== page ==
Lunch shaming has been a hot-button issue for FSDs around the country. While many regions have passed measures outlawing the practice, states have also begun introducing bills to end lunch shaming. Read on to see which states have introduced (and, in some cases, passed) legislation seeking to end lunch shaming.
1. New Mexico
Last year, New Mexico passed one of the first lunch-shaming bills in the nation. The Hunger-Free Students’ Bill of Rights requires all students be served a meal regardless of whether they can pay. The bill also prevents students receiving a gratis lunch from being publicly identified. In addition, New Mexico schools must also work with parents directly to address unpaid lunch balances. The state recently introduced a follow-up bill that would require the state’s Public Education Department to study the nutrition value of the free breakfast and lunches schools provide to ensure those meals are healthy.
A lunch-shaming bill is passed Washington’s state House earlier this month and is now headed to the state Senate. Introduced by representative Strom Peterson, the bill would outlaw schools from refusing to provide meals to every student and would prevent them from forcing students to do chores in exchange for lunch. The bill would also set up a system for schools if a student is behind on meal payments. After a student doesn’t pay for five or more lunches, the school’s principal or counselor would work with that student’s family to see if they should apply for free meals or reduced lunch, and assist them in filling out the application.
California has also ended the practice of lunch shaming. Signed into law last fall, SB 250 requires schools to serve meals to all students and mandates that schools must reach out to and work with parents no more than 10 days after a student accumulates meal debt.
5. New York
New York Gov. Andrew Cuomo announced a program designed to end lunch shaming at the start of this year. The No Student Goes Hungry Program would outlaw districts from publicly embarrassing students who can’t pay for their meal and would require that students be served a meal regardless of whether they can pay. School districts in which 70% of students are eligible for free and reduced-price meals would also be required to serve breakfast after the first bell. The state says it will offer technical assistance and $7 million in capital funds to help expand the breakfast program to 1,400 schools throughout the state.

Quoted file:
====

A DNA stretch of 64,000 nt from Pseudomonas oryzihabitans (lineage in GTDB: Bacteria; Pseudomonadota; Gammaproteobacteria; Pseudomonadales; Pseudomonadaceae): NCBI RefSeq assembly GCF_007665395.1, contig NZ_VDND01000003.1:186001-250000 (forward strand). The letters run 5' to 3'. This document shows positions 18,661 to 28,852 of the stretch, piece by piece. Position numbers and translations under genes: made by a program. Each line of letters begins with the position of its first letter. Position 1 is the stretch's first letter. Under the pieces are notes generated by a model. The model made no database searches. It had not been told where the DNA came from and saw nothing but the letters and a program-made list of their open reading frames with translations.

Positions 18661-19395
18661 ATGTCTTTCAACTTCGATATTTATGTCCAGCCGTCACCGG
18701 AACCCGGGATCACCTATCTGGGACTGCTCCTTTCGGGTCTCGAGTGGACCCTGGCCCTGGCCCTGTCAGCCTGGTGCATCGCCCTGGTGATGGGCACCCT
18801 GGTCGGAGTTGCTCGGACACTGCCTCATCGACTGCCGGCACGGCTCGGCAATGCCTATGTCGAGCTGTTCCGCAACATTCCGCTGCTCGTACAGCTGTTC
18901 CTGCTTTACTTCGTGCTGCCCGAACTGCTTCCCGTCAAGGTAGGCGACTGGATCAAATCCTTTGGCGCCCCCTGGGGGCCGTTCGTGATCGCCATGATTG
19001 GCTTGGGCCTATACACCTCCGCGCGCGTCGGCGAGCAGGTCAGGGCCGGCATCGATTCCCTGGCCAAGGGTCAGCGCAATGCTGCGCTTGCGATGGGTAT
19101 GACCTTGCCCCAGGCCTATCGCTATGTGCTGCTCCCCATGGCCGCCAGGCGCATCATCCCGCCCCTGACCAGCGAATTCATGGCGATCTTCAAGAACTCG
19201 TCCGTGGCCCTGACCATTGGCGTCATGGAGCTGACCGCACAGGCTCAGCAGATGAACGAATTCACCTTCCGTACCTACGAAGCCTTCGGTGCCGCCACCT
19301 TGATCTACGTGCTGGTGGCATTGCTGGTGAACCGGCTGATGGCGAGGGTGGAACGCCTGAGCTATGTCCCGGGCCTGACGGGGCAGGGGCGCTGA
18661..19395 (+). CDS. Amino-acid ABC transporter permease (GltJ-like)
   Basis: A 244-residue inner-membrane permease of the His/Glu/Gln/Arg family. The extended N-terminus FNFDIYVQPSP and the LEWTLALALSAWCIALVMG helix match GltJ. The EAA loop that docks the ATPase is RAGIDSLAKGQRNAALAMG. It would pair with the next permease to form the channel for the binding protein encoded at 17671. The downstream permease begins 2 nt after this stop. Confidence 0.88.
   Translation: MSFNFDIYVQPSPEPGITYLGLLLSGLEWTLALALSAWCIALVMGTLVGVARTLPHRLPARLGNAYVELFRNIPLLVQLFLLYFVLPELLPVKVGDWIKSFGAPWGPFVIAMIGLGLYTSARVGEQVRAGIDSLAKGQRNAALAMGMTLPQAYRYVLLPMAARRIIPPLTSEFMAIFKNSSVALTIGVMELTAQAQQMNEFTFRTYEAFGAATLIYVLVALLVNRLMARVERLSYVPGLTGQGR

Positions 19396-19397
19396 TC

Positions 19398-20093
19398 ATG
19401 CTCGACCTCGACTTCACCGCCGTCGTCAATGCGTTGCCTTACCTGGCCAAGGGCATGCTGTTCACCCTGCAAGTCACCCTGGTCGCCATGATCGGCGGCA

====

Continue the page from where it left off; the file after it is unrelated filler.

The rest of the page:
A lunch-shaming bill was introduced to Indiana’s state government this year. Under the bill, students would receive a meal regardless of their ability to pay and would not be publicly shamed. Schools would also be responsible for reaching out to parents if students haven’t paid for more than four meals.
Pennsylvania’s bill banning lunch shaming was signed into law last November. As with other lunch-shaming legislation, the law requires districts to provide hot meals to all students without stigmatizing them. The state has had its own brush with lunch shaming in the past. In 2016, a lunch-shaming incident went viral after a cafeteria worker at a school district in Pittsburgh quit her job due to being forced to take hot meals away from students who couldn’t pay.
SB 840, which outlaws lunch shaming, has passed Virginia’s state House. The bill would require that all communication regarding unpaid lunch balances happen via written letters given to students to bring home to their parents. The bill was approved by the Senate Committee on Education last month and is now heading to the full state Senate.
Last summer, Gov. Gregg Abbott signed a bill into law that requires districts to honor a grace period for students with unpaid balances during which they cannot withhold hot meals. The law also forces districts to notify parents when their child’s meal funds run out.
Sen. Kenny Yuko introduced a bill to end lunch shaming last year. His Hunger-Free Students’ Bill of Rights Act would ban singling out students who can’t pay for their lunch. Also, districts would have to reach out to the families of students with meal debt and would be responsible for submitting applications for free or reduced-price lunches for eligible students whose families haven’t applied.